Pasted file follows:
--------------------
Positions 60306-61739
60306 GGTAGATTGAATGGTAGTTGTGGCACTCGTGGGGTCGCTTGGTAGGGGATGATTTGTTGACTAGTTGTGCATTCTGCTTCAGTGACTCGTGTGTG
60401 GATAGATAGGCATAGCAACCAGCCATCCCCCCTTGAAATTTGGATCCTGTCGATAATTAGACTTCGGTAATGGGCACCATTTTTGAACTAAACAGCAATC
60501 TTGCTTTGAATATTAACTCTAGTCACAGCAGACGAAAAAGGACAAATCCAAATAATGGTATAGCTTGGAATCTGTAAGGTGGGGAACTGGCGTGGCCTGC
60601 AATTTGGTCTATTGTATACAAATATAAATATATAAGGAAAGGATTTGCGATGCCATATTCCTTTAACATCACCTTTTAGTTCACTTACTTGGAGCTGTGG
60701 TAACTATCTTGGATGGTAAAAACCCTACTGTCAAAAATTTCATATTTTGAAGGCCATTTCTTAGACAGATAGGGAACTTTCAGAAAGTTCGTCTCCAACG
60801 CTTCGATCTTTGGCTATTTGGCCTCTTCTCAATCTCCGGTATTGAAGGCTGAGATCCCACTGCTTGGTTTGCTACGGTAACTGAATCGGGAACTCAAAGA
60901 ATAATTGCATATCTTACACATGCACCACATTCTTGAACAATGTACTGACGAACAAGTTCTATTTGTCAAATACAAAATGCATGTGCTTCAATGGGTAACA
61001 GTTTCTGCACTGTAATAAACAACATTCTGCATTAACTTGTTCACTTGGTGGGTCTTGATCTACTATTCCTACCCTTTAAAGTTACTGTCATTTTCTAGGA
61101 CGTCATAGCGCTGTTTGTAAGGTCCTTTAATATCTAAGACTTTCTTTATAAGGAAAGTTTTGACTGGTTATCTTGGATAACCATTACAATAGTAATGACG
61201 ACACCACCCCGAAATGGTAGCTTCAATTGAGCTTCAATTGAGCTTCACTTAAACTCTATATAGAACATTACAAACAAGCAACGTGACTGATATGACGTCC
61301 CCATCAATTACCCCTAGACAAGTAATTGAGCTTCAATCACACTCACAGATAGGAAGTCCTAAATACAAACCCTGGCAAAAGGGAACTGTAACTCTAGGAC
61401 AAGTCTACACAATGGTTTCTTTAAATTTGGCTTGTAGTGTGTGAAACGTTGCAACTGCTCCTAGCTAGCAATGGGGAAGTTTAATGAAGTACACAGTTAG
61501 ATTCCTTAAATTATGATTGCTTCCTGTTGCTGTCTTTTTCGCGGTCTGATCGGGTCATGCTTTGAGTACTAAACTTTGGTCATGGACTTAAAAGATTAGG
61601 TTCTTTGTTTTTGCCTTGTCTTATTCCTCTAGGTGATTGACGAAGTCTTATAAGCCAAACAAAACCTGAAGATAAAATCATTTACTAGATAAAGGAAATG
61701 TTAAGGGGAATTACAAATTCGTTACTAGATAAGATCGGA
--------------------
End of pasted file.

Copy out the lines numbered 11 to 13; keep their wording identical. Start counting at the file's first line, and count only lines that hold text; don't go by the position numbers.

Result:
61201 ACACCACCCCGAAATGGTAGCTTCAATTGAGCTTCAATTGAGCTTCACTTAAACTCTATATAGAACATTACAAACAAGCAACGTGACTGATATGACGTCC
61301 CCATCAATTACCCCTAGACAAGTAATTGAGCTTCAATCACACTCACAGATAGGAAGTCCTAAATACAAACCCTGGCAAAAGGGAACTGTAACTCTAGGAC
61401 AAGTCTACACAATGGTTTCTTTAAATTTGGCTTGTAGTGTGTGAAACGTTGCAACTGCTCCTAGCTAGCAATGGGGAAGTTTAATGAAGTACACAGTTAG